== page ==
25/02/2013 07:26 GMT | Updated 25/01/2014 16:01 GMT

French Ski Schools Kick British Tour Guides Off the Piste

I am personally rather disgusted with the (ESF) French Ski Ski School Association's decision to outlaw tour operators offering a free ski guiding service.

I did that job over six years years in Canada, USA and more solidly in Austria. It's a bloody disgrace what the ski schools are doing and what they are insinuating about the guides. The tour operators are merely looking out for their guests, offering them the best service possible in their holiday package.

Despite being a qualified instructor, I didn't teach my guests, simply had them follow me to the best places to go on the mountains. This was an invaluable service to people whose families were split by some going to ski school, kindergarten etc. One parent/older child could ski with a group of people for free and enjoy a good group atmosphere without paying ski school for the experience.

Whilst working for a leading British tour operator as a resort rep (and I was qualified to teach after doing my qualification in Austria merely as something to have), I spent a couple of days a week on organised excursions where we would offer to take guests on a simple introduction to the resort runs to away days to other resorts covered by their ski pass. When guiding my guests around the Austrian resorts, the ski schools were never a problem - in fact I also worked for them on my rare days off. None of the guests were expecting to be taught, just to be able to explore a resort and have fun. If we had any injuries, the emergency services were only a phone call away. Throughout my time, I had one person in a group have a small accident and I went above and beyond the call of duty to look after her - something that your average 18-year-old, first year at a French ski school teacher would not have done.

And where does 'guiding' stop? As holiday reps, we lived in the resort and knew the best places to go. From organised pub crawls ('resort orientation' as it was known in the more classy resorts!) to simply suggesting which runs/bars/sandwich shops/supermarkets are the best places to go to enjoy your holiday, the punters expect the reps to know the score. And more importantly, make their already rather pricey holiday a bit cheaper and not having to pay the ski school for their guiding service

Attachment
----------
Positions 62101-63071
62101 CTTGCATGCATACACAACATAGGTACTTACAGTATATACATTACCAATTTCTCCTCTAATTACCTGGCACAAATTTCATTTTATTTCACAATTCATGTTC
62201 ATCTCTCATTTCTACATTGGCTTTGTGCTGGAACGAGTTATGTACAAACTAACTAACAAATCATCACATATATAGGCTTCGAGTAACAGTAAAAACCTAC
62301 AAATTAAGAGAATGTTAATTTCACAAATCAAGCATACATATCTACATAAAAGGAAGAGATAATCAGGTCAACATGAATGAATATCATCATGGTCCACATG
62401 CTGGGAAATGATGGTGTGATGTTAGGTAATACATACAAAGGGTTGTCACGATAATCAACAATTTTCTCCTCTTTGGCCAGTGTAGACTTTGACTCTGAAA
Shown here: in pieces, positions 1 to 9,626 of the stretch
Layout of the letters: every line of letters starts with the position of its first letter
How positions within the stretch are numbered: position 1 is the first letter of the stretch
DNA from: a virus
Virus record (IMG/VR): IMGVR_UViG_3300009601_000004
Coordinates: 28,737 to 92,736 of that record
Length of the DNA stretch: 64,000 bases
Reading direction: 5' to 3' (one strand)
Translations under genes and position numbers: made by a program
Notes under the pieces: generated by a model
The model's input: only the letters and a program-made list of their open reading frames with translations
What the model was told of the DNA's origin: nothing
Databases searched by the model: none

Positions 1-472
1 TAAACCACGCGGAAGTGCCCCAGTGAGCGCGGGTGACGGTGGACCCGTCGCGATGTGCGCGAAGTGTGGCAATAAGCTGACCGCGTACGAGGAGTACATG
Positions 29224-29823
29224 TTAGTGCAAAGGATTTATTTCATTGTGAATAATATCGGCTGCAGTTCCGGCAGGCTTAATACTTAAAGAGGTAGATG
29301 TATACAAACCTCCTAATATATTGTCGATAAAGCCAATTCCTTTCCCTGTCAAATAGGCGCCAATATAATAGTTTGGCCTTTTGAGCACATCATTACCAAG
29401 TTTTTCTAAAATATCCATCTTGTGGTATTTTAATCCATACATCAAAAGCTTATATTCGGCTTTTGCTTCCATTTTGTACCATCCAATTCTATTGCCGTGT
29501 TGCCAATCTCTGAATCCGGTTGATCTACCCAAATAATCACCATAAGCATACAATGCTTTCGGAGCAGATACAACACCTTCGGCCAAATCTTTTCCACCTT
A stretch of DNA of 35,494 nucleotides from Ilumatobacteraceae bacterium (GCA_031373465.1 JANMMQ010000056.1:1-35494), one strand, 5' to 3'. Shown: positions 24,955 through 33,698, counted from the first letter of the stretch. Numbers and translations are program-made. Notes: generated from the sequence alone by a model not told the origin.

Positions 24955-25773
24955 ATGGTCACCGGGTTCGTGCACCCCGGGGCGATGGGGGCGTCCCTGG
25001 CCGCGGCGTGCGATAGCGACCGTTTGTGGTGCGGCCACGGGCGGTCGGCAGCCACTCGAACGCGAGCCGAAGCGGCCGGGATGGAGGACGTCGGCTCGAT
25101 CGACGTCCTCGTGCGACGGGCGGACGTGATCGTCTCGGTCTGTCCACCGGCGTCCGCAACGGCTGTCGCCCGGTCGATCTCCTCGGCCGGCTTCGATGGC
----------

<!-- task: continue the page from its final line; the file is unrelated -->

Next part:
I am going away to Mayrhofen in the Ziller Valley in Austria next week with a group of around 10 friends. I lived and ski guided there for a winter (and then summer) season. If this were a French resort, would I not be allowed to show my friends around? Would I have to shell out for a guide to show me around an area I already know and want to show my friends?

I understand and completely agree with 'off-piste' and heliskiing guiding being done only through qualified guides as they are where the punter (sorry, customer!) is literally taking their life in their hands and going somewhere where more specialised training is need to cope with injury and the dreaded avalanche scenarios. But, on piste, within good intermediate runs (where you have explained at your initial welcome meeting and upon greeting the guests in the morning at the lift, that they should all be of a good standard), the guests will be in no danger. Apart form maybe trusting the guide when they suggest a warming JagaTee to avoid the lift queues back down to the village!

Again, nobody is forcing people to join an organised ski group offered by their tour operator but forcing them to pay for the services of a local ski school and therefore possibly making the holiday less appealing in the first place could lead to less bookings and threaten the tourism industry in the long run.

I've always lived by the belief that skiing is the most sociable individual sport and guiding/'hosting' is a very important service for tour operators (of all nations) to be able to offer!

Rant over!